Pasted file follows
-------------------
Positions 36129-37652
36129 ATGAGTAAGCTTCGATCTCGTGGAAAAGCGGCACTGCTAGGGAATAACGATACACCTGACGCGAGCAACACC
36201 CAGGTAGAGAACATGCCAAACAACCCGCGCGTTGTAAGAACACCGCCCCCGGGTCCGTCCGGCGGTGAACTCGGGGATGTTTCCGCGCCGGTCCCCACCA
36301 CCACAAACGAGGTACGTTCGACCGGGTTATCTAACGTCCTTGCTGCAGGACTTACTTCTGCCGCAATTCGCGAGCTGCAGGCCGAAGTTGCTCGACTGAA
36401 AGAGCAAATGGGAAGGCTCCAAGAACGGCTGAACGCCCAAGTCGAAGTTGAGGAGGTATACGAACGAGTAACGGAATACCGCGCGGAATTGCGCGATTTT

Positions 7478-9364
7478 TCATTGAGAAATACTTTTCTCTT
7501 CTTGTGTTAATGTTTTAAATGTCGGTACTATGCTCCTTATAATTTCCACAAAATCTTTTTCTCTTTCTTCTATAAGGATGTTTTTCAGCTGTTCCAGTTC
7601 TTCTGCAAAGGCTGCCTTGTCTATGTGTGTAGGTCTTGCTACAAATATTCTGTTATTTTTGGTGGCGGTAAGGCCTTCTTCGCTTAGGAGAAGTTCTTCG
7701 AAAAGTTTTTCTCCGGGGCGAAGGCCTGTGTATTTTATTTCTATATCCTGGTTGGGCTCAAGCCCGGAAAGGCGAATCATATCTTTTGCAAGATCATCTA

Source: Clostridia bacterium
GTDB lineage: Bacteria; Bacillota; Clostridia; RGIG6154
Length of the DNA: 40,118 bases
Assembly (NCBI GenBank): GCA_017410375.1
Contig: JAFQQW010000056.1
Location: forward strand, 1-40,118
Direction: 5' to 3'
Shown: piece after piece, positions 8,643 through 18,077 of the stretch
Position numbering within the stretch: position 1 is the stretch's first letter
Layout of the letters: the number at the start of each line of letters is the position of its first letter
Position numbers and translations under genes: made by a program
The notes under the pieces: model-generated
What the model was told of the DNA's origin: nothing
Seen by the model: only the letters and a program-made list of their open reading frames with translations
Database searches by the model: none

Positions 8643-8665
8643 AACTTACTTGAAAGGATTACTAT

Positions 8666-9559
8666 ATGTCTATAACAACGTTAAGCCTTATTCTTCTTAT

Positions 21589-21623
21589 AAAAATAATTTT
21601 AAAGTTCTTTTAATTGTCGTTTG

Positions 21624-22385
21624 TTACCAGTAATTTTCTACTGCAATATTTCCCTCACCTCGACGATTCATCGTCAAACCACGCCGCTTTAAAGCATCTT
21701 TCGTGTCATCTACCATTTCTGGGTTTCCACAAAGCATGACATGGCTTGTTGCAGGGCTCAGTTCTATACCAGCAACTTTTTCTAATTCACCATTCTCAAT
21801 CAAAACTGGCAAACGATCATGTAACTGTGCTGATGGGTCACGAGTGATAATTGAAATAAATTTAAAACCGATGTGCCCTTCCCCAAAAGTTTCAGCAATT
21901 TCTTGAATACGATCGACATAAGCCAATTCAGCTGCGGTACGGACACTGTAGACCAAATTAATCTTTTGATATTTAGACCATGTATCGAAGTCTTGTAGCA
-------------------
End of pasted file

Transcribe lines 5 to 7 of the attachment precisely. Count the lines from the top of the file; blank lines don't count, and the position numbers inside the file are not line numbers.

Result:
36401 AGAGCAAATGGGAAGGCTCCAAGAACGGCTGAACGCCCAAGTCGAAGTTGAGGAGGTATACGAACGAGTAACGGAATACCGCGCGGAATTGCGCGATTTT

Positions 7478-9364
7478 TCATTGAGAAATACTTTTCTCTT